now experimented ignorantly and planlessly with one or two narcotics and sleeping mixtures that friends and acquaintances had mentioned in his hearing. For the first time in his life he became secretive from his wife. He knew he ought not to take these things, he knew they were physically and morally evil, but a tormenting craving drove him to them. Subtly and insensibly his character was being undermined by the growing nervous trouble.
He astonished himself by the cunning and the hypocritical dignity he could display in procuring these drugs. He arranged to have a tea-making set in his bedroom, and secretly substituted green tea, for which he developed a powerful craving, in the place of the delicate China tea Lady Ella procured him.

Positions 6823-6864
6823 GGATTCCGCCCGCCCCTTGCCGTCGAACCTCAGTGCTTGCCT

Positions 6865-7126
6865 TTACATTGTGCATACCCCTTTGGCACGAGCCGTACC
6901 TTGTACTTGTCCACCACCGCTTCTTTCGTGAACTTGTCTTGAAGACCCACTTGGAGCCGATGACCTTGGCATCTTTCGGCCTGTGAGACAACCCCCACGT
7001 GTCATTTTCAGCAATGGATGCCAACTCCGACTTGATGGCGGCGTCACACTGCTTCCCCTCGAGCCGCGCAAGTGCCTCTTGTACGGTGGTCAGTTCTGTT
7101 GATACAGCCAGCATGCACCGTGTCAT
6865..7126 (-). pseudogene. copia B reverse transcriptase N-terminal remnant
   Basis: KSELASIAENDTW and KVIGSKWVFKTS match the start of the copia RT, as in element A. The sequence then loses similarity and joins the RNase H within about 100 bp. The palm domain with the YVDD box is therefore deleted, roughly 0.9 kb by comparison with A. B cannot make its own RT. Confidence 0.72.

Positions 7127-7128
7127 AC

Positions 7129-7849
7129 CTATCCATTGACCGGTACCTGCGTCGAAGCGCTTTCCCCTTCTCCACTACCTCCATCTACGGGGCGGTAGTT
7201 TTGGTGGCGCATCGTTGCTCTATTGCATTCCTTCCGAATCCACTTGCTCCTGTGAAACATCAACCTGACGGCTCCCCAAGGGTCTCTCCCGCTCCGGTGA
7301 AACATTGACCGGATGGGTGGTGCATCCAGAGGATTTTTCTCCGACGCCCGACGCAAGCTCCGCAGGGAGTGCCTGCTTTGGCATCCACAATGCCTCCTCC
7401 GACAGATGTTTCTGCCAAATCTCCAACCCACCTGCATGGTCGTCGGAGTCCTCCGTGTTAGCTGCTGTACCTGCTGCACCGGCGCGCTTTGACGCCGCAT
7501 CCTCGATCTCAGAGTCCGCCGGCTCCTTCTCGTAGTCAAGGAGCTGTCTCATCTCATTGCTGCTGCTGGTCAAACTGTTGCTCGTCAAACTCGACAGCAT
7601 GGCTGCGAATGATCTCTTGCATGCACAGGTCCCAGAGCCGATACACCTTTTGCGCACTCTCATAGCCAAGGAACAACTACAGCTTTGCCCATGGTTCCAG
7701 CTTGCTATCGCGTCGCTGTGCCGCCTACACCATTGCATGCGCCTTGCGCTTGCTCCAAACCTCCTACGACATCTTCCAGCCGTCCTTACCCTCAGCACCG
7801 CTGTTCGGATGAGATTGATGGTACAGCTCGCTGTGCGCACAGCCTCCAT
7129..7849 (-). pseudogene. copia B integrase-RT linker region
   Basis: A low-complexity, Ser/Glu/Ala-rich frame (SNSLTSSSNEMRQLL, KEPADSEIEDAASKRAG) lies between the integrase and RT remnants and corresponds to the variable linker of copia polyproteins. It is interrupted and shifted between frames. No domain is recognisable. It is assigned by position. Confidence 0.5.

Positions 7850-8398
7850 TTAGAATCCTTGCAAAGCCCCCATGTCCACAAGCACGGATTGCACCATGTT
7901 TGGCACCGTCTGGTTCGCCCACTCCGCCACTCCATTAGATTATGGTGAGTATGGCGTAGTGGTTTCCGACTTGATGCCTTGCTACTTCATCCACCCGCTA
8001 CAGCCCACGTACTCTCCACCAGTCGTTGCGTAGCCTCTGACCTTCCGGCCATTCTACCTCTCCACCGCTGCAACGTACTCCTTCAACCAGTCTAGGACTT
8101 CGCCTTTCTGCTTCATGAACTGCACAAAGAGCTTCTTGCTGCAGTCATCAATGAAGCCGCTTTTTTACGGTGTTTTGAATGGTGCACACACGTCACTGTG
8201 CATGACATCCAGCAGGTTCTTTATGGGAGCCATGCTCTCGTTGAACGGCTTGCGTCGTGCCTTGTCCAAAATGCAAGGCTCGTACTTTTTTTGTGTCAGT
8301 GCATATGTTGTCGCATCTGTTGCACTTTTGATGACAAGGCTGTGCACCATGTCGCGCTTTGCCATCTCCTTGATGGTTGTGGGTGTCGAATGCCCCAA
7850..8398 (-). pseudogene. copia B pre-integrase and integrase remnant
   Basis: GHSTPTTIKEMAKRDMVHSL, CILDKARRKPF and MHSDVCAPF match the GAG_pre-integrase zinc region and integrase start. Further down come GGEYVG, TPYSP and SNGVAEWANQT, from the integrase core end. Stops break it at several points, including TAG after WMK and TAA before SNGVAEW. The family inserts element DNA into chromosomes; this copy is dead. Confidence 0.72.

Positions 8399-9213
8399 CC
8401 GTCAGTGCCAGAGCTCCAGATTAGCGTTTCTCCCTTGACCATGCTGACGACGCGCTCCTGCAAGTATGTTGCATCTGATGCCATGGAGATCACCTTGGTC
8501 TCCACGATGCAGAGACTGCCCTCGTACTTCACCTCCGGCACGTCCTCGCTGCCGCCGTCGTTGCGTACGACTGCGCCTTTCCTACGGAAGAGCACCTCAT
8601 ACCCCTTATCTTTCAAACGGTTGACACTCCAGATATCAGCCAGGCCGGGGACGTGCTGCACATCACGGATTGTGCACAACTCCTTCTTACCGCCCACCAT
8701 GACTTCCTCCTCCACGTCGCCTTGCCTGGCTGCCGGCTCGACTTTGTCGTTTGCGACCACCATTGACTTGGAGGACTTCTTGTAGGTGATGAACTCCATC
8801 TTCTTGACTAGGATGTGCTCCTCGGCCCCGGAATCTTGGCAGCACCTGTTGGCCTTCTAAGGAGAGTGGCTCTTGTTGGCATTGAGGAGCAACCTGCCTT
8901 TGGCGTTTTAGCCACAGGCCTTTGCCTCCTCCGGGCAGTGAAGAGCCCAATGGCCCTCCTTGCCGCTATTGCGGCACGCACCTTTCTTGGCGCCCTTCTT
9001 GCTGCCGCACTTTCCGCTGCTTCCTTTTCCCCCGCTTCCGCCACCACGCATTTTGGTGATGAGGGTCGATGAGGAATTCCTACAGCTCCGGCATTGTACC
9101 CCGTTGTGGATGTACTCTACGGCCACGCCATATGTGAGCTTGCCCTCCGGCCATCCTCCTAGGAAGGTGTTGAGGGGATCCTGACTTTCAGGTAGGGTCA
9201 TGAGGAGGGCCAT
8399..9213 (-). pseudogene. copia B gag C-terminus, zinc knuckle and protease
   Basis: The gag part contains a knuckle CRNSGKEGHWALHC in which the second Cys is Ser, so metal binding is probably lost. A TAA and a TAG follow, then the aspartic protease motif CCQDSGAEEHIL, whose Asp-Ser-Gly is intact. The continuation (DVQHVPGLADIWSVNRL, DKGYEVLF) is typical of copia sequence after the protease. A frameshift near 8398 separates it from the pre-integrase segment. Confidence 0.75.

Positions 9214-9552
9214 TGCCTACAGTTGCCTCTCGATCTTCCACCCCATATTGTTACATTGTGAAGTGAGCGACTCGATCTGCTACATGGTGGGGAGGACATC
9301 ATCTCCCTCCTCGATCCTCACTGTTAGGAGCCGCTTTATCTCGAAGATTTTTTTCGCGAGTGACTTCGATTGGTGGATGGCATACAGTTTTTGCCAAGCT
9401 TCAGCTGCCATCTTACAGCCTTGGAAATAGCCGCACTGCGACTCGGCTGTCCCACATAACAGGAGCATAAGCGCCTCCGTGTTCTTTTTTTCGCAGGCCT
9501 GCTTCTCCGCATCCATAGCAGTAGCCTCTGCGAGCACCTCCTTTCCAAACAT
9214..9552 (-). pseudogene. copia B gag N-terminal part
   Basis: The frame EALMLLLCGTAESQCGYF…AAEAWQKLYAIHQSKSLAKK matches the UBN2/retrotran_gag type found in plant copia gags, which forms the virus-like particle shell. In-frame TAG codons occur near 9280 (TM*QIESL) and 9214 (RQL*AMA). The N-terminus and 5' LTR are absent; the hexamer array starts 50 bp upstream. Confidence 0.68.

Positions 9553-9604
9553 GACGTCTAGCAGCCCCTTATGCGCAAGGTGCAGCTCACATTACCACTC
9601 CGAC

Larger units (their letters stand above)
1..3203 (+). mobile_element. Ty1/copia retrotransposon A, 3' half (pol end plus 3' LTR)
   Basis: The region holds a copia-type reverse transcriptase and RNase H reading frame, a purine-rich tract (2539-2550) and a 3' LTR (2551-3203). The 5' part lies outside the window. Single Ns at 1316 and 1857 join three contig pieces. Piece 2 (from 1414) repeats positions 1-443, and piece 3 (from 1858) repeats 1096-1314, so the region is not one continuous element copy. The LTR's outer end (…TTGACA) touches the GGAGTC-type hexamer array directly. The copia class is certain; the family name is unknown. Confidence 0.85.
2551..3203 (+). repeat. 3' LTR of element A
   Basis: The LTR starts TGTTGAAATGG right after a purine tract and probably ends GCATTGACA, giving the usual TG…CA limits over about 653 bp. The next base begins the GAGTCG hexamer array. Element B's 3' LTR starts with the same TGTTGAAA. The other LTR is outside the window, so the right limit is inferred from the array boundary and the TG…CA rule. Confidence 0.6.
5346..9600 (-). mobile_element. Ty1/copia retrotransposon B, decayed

These doctrinal and physical anxieties and distresses were at their worst in the spring and early summer of 1914. That was a time of great mental and moral disturbance. There was premonition in the air of those days. It was like the uneasiness sensitive people experience before a thunderstorm. The moral atmosphere was sullen and close. The whole world seemed irritable and mischievous. The suffragettes became extraordinarily malignant; the democratic movement went rotten with sabotage and with a cant of being "rebels"; the reactionary Tories and a crew of noisy old peeresses set themselves